What prompted the gadget ban?
The step taken by Washington on March 21 to bar passengers at 10 airports in the Middle East and Africa from taking devices larger than a smartphone into the cabin will have larger consequences than just inconveniencing travellers. Here's a look at what contributed to the decision.
Emirates, Qatar Airways and Etihad Airways, three of the most highly-rated airlines in the world, have added dozens of flights to New York, Chicago, Washington and other US cities in the last few years.
America's biggest airlines – Delta, United and American Airlines – have been lobbying against the expansion of Middle Eastern carriers' operations in the US travel market for over two years.
The following letter was sent to US President Donald Trump right before the ban.
US carriers say the expansion of the United Arab Emirates (UAE) and Qatar-based airlines was fuelled by assistance from their oil-rich governments. They have received over $40 billion in state subsidies, which has allowed them to beat the competition, Partnership for Open and Fair Skies, a coalition of American airlines, said.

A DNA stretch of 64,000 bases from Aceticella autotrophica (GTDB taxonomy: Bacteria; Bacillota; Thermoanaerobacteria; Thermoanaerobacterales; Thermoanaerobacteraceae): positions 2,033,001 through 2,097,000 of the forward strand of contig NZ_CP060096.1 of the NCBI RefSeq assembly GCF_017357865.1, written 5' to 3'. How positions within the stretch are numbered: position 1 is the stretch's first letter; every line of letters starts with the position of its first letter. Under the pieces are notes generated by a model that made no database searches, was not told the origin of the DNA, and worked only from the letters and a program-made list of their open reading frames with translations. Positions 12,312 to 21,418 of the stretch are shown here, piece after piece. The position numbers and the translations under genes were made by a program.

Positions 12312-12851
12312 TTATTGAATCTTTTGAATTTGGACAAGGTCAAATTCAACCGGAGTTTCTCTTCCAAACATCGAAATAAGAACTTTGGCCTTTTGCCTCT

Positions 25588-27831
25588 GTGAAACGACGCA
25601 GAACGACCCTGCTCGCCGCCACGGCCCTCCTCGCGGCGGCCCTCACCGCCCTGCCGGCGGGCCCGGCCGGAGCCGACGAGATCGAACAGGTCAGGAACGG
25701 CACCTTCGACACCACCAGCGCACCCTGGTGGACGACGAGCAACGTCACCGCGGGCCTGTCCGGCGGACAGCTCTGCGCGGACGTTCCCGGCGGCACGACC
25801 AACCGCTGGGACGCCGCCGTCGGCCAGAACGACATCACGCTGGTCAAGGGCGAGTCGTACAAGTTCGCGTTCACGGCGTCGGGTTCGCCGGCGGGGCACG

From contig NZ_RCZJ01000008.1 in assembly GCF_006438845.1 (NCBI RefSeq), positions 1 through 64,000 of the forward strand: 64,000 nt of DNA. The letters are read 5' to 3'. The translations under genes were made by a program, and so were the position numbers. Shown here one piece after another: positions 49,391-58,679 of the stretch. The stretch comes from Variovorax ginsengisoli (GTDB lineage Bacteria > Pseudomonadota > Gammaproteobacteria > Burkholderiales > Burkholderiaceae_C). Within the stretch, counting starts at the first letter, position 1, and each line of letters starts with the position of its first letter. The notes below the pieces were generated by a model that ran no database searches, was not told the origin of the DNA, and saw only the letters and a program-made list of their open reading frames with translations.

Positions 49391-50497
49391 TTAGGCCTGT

As the American airlines were not able to convince the administration of former President Barrack Obama to check the growth of Middle Eastern carriers, they pressed Trump to take action.
Trump has spoken about protecting American companies and preserving jobs on multiple occasions.
Do the Gulf airlines actually threaten the business of American airlines?
The international air travel market is big in the US. Nearly 200 million passengers fly in and out of the country every year.
The three Middle Eastern airlines do not carry nearly as much US-bound traffic as other foreign carriers, such as British Airways and Germany's Lufthansa.
The ban which goes into effect on March 25 affects 18,000 daily passengers travelling from the 10 airports to the US, according to Flight Global. That number is negligible considering the hundreds of thousands who travel to the US each day.
But the type of passenger really matters. Especially the people who tend to use the Gulf airlines – a fact that bothers their American counterparts.
"A lot of it is high-yield business traffic going to the US from countries like India and Pakistan," Airline Ratings Editor in Chief Geoffrey Thomas told TRT World. Such passengers pay higher fares for long-haul flights, Thomas said.
What are the US government's reasons for the ban?
The US Department of Homeland Security (DHS) said intelligence reports suggest terrorists might be planning to carry out attacks on airlines.
Attempts to smuggle explosives on planes have been made in the past, it said.
A Daallo Airlines jet with 74 passengers on board was attacked in a similar manner in Somalia early last year. The explosives were hidden in a laptop and were detonated after the flight took off.
"Terrorists have historically tried to hide explosives in shoes in 2001, use liquid explosives in 2006, and conceal explosives in printers in 2010 and suicide devices in underwear in 2009 and 2012," DHS said in a statement.